A new protocol issued this week by the Scottish Government is set to revolutionise the way trans people are served by the health system.
Under the new rules, treatment will be faster and more flexible, with guaranteed minimum standards of care. It will also be easier for trans people to take charge of the direction of their treatment.
Based on guidelines set by the World Professional Association for Transgender Health (WPATH) , the protocol is much more patient-focused than the previous system. Scottish trans people will now be able to approach gender clinics directly instead of having to go through their GPs, avoiding a recognised problem with some GPs being poorly trained and uncooperative in relation to trans issues.
Trans people accessing Scottish gender identity clinics should now find it much easier to be prescribed hormones. Except where significant physical or mental health risks are identified, anyone over the age of 16 who has experienced persistent gender dysphoria will be eligible for hormone treatment.
Crucially, this can start before the 12 months of ‘real life experience’ required before surgery, so many trans people will find themselves more confident about their ability to blend in during what can be a very difficult period. Hormones will also be available to those who are transgender but not transsexual, or who do not intend to undergo genital surgery for personal or medical reasons.
Young people under 16 will be eligible for assessment in gender clinics and, if deemed mature enough, may be able to consent to their own treatment. Unfortunately, Scotland still lacks the expert staff needed to care for young trans people so they would probably be referred to clinics in London. It is understood that efforts are being made to remedy this situations as families often struggle with the expense and the added emotional strain of regular travel.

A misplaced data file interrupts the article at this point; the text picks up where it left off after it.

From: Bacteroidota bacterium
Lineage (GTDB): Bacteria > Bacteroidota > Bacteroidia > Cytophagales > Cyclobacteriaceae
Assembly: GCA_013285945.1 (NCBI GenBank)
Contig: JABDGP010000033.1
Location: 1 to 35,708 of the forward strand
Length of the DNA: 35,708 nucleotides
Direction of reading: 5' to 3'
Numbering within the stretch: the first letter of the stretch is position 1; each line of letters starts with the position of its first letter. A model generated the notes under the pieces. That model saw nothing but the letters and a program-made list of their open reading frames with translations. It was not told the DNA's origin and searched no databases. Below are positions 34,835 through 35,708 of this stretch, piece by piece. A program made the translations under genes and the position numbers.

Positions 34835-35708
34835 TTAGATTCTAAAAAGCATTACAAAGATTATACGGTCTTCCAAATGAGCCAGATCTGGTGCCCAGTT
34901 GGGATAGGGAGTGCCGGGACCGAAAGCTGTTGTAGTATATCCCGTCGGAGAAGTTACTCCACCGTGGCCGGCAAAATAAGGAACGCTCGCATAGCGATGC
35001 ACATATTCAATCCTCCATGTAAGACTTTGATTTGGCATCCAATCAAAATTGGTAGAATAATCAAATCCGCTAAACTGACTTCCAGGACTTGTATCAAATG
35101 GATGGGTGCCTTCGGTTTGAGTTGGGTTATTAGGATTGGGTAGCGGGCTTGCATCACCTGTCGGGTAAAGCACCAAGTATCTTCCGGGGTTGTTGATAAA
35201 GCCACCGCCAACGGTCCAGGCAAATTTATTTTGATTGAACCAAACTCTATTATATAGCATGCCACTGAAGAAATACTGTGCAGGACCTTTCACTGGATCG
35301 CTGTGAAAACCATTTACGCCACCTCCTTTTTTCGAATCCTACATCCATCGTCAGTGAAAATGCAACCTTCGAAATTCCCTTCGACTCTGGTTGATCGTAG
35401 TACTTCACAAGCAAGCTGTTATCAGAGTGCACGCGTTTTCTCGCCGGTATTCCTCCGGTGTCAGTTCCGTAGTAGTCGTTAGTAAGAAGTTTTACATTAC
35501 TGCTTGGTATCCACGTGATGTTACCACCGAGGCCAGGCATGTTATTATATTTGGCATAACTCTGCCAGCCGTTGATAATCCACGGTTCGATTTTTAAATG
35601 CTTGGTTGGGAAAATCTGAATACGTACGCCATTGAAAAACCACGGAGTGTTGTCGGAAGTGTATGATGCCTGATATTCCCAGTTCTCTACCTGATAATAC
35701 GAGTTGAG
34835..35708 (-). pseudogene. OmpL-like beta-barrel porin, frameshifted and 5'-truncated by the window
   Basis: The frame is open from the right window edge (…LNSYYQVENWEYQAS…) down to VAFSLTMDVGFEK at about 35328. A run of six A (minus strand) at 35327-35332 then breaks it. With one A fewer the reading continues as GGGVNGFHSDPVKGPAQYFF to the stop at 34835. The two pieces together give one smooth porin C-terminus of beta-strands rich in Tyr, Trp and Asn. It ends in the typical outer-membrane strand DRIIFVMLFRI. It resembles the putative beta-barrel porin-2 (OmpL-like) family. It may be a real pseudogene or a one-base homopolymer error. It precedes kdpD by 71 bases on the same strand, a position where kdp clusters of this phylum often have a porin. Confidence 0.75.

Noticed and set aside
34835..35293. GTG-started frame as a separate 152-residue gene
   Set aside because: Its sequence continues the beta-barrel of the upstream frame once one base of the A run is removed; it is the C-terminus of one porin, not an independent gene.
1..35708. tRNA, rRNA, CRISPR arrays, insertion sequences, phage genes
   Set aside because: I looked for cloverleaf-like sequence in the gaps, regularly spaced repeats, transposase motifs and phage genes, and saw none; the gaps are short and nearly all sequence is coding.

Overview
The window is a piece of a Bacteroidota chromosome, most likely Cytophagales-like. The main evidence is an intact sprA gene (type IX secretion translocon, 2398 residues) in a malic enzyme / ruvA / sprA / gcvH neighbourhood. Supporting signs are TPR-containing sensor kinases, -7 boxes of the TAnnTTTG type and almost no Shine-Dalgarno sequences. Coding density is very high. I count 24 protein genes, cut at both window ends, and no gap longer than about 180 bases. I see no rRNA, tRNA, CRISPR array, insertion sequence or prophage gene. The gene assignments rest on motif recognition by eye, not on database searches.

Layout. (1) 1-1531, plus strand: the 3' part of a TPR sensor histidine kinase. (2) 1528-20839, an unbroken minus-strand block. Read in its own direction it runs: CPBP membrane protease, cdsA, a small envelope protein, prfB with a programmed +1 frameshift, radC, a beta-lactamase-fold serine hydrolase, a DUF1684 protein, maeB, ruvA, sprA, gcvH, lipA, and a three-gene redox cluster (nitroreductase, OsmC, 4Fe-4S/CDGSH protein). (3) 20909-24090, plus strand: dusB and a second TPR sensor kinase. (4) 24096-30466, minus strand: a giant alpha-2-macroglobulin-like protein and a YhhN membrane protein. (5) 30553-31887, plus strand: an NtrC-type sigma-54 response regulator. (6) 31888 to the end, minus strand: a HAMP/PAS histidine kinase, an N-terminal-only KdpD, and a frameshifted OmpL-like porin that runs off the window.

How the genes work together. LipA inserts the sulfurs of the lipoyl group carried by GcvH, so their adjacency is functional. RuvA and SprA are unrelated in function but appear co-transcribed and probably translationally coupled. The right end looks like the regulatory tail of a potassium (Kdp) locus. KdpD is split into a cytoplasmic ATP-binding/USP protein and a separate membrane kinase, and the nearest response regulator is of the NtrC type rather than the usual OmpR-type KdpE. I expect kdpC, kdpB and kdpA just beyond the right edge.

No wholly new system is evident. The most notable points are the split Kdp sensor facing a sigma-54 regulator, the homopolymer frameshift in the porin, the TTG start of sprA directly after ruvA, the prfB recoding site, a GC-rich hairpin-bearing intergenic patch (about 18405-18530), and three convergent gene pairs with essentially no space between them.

The new protocol is significant in the emphasis it places on what are often considered secondary procedures. Early top surgery is recommended for trans men to reduce the risk of health problems associated with wearing binders. For trans women, early facial hair removal is now considered essential and is recognised as making real life experience safer. Everyone going through the process of transition is recognised as having a right to counselling and psychotherapy, for their families as well as for themselves, though this is intended to be patient-centred and not – apart from key assessments – obligatory.
Several different organisations contributed their expertise to designing the protocol, with the Equality and Human Rights Commission Scotland working alongside NHS bodies. Trans people themselves were also active in shaping it, participating in the process via focus groups.
The protocol has been welcomed by the Scottish Transgender Alliance, which describes it as an important step forward. Some concerns remain regarding how it will work in practice, especially in relation to the timely provision of service in a sector that is already under-resourced.
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